Kyle Williams is a huge reason why the 49ers lost, but he’s not the only reason. I just hope the death threats and animosity from 49ers fans ends. There is no need for that.
And for the record, Williams was concussed in Week 16 and missed the season finale because of it. He told reporters earlier this month that it was his fourth concussion.
- Kyle Williams
Colts quarterback Peyton Manning was in San Francisco to watch his brother’s Giants beat the 49ers to advance to the Super Bowl. The older brother had positive thoughts for his little bro.
“I’m really proud. He played great and the team played great,” Peyton said after the win. “I’m just proud of the way he competed. He took a lot of hits as a quarterback. I have a great appreciation for the way he competed, for the way he got up. As his brother, I’m awfully proud as well.”
Peyton somewhat shrugged off the suggestion that the accomplishment of beating the 49ers to face the Patriots was amazing.
“It’s what I expected him to do, I guess what he expected to do. I think it’s pretty neat as a rematch. It’s an awesome job by him, an awesome job as a team.”
Well those are all answers you would probably expect to hear. Now if the reporters had some real minerals, they’d ask Peyton what he thinks of everyone questioning if Eli is the better clutch performer. I think little bro may be.
Rob Gronkowski might be LBS’ favorite football player. It all started before the season when we picked Gronk to be the top fantasy football tight end sleeper. He went on to have the best season ever by a tight end, making us look like geniuses. Then of course he posed with a porn star for pictures during the team’s bye week. After that, we and every other male age 15-50 were sold. On top of that, his easy-going personality, velcro hands, and ability to break tackles made him a fan favorite.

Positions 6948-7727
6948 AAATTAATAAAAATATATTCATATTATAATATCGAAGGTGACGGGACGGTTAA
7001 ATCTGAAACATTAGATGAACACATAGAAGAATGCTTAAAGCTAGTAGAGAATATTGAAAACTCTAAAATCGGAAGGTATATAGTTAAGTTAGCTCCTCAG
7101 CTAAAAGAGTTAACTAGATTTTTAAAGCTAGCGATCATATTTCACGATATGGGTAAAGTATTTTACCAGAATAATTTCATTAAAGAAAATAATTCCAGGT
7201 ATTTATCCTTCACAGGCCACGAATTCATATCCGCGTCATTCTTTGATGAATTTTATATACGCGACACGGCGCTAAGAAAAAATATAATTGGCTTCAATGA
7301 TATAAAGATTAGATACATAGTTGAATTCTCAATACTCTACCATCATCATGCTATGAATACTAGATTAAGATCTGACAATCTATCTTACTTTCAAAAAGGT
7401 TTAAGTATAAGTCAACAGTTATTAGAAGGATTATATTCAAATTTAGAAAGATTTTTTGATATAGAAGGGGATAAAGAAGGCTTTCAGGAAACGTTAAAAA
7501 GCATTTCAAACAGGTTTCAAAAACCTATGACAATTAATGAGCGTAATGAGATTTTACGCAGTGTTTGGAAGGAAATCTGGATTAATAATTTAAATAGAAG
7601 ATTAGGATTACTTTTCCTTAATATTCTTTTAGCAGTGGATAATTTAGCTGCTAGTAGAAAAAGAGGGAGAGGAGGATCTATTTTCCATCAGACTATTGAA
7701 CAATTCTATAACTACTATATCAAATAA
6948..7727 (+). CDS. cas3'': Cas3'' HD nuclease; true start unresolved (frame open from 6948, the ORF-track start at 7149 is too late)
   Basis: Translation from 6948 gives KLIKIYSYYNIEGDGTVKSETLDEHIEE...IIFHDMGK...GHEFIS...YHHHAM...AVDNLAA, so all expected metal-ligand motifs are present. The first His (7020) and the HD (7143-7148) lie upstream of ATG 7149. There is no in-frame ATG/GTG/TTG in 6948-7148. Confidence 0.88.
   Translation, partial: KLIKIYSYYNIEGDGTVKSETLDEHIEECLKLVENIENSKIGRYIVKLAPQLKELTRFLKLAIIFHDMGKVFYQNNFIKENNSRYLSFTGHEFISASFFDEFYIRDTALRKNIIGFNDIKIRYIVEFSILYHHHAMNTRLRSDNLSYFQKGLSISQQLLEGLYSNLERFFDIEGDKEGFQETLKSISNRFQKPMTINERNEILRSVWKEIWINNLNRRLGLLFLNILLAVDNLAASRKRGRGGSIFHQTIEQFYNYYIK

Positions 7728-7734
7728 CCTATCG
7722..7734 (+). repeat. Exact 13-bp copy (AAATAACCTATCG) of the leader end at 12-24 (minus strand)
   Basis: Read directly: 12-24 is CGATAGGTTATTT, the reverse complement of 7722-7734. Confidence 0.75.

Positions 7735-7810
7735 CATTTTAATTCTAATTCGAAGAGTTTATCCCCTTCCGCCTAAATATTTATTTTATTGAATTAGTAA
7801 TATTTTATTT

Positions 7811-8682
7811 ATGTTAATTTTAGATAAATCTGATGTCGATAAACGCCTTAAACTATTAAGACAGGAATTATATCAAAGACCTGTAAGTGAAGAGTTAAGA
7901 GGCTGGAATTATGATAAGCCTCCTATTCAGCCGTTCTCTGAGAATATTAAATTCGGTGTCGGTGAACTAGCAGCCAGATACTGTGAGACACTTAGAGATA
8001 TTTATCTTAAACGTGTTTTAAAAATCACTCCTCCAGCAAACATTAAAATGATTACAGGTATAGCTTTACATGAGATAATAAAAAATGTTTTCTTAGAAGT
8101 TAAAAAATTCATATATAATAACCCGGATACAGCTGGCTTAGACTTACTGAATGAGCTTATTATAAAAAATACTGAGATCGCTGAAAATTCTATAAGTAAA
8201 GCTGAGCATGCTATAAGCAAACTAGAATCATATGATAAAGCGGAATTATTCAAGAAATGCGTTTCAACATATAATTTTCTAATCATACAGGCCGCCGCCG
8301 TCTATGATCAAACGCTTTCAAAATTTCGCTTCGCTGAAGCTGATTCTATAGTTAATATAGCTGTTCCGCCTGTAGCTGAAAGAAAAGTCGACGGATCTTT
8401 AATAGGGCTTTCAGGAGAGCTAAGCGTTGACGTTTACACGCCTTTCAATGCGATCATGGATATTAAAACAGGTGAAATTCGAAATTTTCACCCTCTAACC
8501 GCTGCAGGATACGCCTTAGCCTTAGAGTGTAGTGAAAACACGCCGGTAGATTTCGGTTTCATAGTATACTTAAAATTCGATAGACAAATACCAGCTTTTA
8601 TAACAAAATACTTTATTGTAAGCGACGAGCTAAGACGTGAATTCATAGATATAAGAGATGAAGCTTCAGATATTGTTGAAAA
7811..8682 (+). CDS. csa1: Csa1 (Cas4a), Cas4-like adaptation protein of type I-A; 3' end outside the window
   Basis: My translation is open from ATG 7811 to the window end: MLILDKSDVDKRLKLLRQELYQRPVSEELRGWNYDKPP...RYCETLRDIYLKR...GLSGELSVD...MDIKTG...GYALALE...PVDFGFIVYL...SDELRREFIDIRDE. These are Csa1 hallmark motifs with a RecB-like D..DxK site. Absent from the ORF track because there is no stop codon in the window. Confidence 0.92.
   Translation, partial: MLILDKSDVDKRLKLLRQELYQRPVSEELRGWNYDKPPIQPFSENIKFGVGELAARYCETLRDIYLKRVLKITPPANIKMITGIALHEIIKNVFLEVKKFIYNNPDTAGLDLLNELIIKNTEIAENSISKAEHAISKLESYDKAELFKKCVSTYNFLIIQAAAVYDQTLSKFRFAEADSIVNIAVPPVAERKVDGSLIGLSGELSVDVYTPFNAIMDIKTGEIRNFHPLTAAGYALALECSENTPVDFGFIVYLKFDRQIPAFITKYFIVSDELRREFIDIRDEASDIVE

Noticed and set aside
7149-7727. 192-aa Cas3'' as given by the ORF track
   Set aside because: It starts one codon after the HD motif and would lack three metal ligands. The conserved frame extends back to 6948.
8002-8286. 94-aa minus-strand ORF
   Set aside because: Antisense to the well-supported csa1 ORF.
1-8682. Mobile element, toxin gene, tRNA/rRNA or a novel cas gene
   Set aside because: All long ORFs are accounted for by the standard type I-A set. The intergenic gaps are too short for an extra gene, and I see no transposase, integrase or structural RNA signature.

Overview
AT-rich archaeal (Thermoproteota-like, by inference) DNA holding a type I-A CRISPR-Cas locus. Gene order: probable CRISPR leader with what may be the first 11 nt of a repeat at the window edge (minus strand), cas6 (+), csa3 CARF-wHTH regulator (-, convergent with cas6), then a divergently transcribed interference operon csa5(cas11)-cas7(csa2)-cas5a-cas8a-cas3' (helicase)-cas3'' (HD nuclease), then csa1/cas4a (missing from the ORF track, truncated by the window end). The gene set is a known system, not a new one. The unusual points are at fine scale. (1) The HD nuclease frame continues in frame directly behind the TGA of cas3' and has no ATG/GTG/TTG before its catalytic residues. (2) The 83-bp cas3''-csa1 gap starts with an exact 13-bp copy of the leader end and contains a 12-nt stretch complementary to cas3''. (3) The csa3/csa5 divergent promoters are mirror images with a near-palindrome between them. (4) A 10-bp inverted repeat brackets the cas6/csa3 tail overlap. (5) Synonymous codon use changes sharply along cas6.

Gronk showed what makes him so likable when he tried to play along during an interview with ESPN Deportes Sunday after the AFC Championship Game. Gronk tries to speak some Spanish during the interview, and concludes by saying “Yo soy fiesta,” which translates to “I am party.”
Why yes Gronk, yes, you are a party.
- Rob Gronkowski
Joe Paterno’s death on Sunday added yet another tumultuous twist to a story that has already seen a roller coaster’s share of turns. Following the passing of one of the most iconic figures in the history of college sports, it now remains to be seen how the coach’s legacy will be written.
Legions of Penn State fans, Paterno supporters, and former players will undoubtedly remember his transcendent contributions to college football. They will describe the mark he left on a multitude of athletes that he coached and the impact he had on State College, Pennsylvania, a bustling college town of 40,000-plus people that love their football and idolized their longtime football coach. For most of the sports world and society writ large, Paterno will forever be remembered as the record-setting coach whose career was undone with one large stroke of ignominy.
Simply put, the bespectacled Paterno was larger-than-life. He was JoePa to all who knew him. Generations grew up around Penn State football and a coach whose career in State College as an assistant and head coach spanned over 60 years. Sure, he was JoePa. He could very well have been Joe-PA, since at times his stock ran so high he would rival William Penn as the most representative figure in the history of the state. His accomplishments on the field were deserving of such hyperbole.